IVC Filter Use Falls As Lawsuits Increase

IVC Filter Use Falls As Lawsuits Increase

A recent study found a direct connection between legal activity and less-frequent use of dangerous IVC filters.

The most significant decline occurred in heavy litigation areas, according to Dr. Ketan Patel of Rush University Medical Center in Chicago. Between 1993 and 2010, IVC filter implants increased almost 10 percent a year; after 2010, when the Food and Drug Administration issued a stern warning and lawsuits began to pile up, IVC filter use fell by more than 7 percent annually.

Despite the declining use, dangerous IVC filter retrieval is still a booming business. At one clinic, the number of procedures has doubled since 2009 despite the risk of serious side effects.

IVC Filter Uses and Side Effects

Retrievable inferior vena cava filters are essentially small, thin, open-ended metal cages that are designed to catch blood clots, filter them out, and allow blood to flow freely to the lungs and heart. Without such a device or a dose of anticoagulant medication, some surgical patients develop blood clots in their legs (deep vein thrombosis), and these clots can migrate to the heart and lungs.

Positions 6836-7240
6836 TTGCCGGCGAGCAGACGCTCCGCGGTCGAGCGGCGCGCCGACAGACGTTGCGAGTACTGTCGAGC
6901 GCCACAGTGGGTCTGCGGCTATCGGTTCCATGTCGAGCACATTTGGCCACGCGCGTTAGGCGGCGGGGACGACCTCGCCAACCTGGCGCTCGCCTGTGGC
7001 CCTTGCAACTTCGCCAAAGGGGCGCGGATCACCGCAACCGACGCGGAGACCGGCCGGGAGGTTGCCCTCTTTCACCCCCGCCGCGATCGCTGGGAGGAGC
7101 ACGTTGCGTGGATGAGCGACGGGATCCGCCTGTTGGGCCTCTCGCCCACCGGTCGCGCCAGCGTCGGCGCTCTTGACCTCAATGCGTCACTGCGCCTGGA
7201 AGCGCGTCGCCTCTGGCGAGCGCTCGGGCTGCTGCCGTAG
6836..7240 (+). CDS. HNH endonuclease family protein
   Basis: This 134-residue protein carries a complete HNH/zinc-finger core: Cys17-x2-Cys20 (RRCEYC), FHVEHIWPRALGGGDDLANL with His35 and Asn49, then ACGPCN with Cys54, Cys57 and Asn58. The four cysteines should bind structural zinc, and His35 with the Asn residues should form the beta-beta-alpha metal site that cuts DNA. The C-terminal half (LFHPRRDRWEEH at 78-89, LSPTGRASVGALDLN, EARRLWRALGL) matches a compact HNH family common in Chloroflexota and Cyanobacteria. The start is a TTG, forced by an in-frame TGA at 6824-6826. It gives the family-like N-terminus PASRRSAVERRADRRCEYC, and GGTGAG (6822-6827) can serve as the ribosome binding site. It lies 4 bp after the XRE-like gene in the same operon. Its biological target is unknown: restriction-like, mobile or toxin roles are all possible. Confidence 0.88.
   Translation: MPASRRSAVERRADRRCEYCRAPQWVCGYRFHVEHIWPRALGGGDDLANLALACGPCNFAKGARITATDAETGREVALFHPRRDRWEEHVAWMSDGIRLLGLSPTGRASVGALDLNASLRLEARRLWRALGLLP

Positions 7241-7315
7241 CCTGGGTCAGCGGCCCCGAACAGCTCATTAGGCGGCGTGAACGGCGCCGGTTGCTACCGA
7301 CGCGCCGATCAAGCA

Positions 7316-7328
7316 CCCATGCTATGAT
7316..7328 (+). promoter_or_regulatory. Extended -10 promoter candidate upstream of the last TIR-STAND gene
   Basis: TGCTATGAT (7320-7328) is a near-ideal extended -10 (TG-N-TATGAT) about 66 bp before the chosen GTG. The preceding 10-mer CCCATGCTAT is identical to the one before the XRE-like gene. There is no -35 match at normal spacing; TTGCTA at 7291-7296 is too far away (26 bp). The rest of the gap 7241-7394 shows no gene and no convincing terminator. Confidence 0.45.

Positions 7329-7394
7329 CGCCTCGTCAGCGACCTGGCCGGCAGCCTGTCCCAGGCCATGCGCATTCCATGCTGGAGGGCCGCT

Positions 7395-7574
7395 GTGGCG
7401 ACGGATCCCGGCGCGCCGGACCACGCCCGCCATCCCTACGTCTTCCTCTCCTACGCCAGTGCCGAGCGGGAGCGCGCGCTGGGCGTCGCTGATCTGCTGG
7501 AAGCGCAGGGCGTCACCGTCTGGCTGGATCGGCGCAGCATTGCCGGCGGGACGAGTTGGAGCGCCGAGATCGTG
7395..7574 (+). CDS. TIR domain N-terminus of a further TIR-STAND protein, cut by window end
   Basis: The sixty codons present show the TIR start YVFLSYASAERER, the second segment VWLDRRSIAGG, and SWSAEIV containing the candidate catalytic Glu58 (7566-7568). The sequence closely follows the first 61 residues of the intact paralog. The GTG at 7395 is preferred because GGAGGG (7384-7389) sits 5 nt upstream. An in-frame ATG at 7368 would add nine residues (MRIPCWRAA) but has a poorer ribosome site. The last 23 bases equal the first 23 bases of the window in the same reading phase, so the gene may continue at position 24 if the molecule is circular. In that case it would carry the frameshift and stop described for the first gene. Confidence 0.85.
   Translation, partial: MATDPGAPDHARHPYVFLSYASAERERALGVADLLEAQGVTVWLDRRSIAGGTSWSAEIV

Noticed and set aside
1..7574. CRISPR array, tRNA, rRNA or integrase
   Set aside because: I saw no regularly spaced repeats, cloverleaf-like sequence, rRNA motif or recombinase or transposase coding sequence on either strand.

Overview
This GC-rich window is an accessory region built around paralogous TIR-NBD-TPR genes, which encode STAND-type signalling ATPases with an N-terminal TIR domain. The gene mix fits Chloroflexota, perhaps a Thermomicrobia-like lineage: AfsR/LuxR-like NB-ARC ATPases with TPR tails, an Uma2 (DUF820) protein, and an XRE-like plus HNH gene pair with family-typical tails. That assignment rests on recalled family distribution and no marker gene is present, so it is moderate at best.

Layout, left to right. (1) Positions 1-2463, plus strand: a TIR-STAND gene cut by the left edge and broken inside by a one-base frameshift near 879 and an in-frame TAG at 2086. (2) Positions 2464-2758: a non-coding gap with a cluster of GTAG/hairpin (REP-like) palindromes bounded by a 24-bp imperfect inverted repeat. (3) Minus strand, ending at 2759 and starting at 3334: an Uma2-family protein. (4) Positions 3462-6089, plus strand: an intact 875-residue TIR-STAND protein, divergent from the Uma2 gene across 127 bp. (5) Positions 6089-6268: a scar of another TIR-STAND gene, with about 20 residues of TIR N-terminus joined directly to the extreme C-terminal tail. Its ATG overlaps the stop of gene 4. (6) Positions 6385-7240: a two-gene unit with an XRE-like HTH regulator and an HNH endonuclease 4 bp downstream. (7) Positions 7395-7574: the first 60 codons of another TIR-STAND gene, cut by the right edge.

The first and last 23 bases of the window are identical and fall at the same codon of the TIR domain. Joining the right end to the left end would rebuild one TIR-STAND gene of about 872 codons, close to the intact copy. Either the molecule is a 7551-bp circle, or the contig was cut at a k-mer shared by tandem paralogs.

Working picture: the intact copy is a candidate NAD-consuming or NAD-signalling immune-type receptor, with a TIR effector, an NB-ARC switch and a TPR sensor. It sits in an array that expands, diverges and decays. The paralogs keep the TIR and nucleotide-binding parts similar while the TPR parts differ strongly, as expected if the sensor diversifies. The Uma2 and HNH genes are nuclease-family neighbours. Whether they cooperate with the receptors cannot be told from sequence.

The FDA approved IVC filters in 1979, and their use steadily increased over the years. Although the inferior vena cava is the largest blood vessel in the body, these devices are very, very small and consequently rather fragile, so they should only stay in a patient’s body for a few days. However, many doctors push the envelope in this regard, because they feel that the risk for a pulmonary embolism has not fully passed and/or they feel that the patient is not a good candidate for anticoagulants.

The aforementioned FDA alert called attention to several issues with IVC filters:

  • Migration: Some of the thin metal filters are very flimsy and cannot stay in a fixed position against what is essentially a raging torrent of blood. So, they are pushed out of position, causing severe pain and other possible complications.
  • Fracture: Sometimes, the blood flow breaks off part of the spider-like filter, and the metal fragments cause issues related to metallosis, or metal poisoning.
  • Perforation: Some IVC filters have the opposite problem. They dig in too deeply and perforate the artery, causing internal bleeding.

Damages in these cases include compensation for both tangible losses, such as medical bills, and intangible losses, such as pain and suffering. Moreover, juries usually award large punitive damages in these cases, because the device manufacturer marketed a dangerous product without even bothering to sufficiently warn patients about the known risks.

As the IVC filter issue shows, lawsuits are the best way to reduce injuries caused by defective products. For a free consultation with an experienced personal injury lawyer in Leitchfield, contact Attorney Gary S. Logsdon. Home and hospital visits are available.